Scheiner, S. M., S. B. Cox, M. Willig, G. G. Mittelbach, C. Osenberg, and M. Kaspari. 2000. Species richness, species-area curves and Simpson's paradox. Evolutionary Ecology Research 2:791-802.

Citable PDF link: https://lter.kbs.msu.edu/pub/2669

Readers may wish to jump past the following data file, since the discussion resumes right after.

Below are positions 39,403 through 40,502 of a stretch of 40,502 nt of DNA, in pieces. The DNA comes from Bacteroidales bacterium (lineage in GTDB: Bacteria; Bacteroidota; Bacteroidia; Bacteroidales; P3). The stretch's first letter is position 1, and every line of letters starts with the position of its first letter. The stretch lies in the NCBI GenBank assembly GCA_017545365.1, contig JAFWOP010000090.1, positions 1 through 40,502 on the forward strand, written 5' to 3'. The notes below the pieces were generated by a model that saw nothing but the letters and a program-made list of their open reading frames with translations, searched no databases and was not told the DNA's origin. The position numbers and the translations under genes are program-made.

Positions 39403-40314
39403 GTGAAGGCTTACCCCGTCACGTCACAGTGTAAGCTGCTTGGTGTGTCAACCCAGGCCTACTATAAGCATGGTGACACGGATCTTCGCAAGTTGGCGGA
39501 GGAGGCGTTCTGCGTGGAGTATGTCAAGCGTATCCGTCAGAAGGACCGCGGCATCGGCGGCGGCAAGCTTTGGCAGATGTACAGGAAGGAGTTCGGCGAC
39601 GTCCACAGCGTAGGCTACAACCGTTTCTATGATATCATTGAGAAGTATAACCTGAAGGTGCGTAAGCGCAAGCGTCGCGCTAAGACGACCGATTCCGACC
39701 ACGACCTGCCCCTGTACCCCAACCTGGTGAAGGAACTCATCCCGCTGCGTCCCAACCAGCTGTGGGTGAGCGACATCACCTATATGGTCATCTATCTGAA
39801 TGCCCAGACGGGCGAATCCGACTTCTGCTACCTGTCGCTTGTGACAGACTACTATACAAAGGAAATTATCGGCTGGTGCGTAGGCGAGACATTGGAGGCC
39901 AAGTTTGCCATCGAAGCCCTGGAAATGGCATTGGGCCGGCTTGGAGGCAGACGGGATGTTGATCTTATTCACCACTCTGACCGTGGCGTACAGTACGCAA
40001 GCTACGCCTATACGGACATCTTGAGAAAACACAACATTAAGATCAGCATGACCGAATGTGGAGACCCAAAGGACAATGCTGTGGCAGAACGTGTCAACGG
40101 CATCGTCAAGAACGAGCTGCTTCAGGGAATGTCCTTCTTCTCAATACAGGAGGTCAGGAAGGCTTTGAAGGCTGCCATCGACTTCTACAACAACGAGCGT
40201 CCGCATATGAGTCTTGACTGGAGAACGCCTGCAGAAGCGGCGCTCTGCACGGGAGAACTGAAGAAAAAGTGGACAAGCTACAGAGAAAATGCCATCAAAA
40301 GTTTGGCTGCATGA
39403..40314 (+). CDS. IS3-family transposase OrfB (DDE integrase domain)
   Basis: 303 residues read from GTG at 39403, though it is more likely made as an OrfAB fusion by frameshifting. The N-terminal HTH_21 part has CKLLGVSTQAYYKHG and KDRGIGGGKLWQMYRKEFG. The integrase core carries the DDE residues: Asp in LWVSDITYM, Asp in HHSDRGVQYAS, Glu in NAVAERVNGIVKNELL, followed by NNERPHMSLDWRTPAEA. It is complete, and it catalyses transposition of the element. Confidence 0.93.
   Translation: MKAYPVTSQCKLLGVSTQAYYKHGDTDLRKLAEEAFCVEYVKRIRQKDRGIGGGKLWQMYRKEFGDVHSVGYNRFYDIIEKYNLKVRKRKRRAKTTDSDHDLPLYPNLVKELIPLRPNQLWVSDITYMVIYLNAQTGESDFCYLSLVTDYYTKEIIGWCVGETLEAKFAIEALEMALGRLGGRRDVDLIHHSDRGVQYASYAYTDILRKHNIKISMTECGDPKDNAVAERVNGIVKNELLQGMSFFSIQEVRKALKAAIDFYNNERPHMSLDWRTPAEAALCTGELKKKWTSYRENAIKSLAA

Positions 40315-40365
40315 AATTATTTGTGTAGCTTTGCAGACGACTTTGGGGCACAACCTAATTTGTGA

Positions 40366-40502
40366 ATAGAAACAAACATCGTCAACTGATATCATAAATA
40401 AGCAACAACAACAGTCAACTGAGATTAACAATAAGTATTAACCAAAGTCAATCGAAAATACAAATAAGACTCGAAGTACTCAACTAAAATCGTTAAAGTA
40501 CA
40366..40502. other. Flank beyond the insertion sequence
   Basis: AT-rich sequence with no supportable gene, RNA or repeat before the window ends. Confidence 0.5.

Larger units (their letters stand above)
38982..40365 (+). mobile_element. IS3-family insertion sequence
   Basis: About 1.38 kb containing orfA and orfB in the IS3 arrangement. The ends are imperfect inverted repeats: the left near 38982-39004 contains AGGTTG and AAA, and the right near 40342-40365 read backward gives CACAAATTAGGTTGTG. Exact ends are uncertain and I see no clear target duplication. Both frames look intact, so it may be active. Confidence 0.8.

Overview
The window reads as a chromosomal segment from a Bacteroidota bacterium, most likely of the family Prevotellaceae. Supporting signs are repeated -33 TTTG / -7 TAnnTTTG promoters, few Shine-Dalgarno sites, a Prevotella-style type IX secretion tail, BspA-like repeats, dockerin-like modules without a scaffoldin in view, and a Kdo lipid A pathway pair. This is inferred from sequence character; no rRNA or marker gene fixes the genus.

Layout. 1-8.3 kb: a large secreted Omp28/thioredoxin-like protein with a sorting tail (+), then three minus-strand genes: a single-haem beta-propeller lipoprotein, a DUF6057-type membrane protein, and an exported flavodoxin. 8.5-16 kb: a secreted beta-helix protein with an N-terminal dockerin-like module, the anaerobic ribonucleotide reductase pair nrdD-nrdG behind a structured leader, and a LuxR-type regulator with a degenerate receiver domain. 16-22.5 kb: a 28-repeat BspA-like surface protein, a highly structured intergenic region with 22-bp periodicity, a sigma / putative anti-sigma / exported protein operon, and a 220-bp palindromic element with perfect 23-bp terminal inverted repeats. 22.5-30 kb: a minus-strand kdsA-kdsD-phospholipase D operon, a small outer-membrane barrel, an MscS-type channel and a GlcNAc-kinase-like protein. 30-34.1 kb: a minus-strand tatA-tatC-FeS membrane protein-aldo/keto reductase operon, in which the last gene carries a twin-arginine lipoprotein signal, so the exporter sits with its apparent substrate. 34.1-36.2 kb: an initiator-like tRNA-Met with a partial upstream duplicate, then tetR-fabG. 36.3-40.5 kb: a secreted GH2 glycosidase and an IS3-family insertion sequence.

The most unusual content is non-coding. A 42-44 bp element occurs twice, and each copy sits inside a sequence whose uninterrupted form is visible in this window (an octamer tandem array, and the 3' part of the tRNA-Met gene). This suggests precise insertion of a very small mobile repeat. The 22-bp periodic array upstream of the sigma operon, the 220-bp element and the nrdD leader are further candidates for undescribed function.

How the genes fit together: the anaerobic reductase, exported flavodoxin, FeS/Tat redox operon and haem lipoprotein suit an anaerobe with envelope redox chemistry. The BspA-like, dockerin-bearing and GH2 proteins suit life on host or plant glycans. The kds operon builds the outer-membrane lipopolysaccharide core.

A key issue in ecology is how patterns of species diversity differ as a function of scale. The scaling function is the species-area curve. The form of the species-area curve results from patterns of environmental heterogeneity and species dispersal, and may be system-specific. A central concern is how, for a given set of species, the species-area curve varies with respect to a third variable, such as latitude or productivity. Critical is whether the relationship is scale-invariant (i.e. the species-area curves for different levels of the third variable are parallel), rank-invariant (i.e. the curves are non-parallel, but non-crossing within the scales of interest) or neither, in which case the qualitative relationship is scale-dependent. This recognition is critical for the development and testing of theories explaining patterns of species richness because different theories have mechanistic bases at different scales of action. Scale includes four attributes: sample-unit, grain, focus and extent. Focus is newly defined here. Distinguishing among these attributes is a key step in identifying the probable scale(s) at which ecological processes determine patterns.

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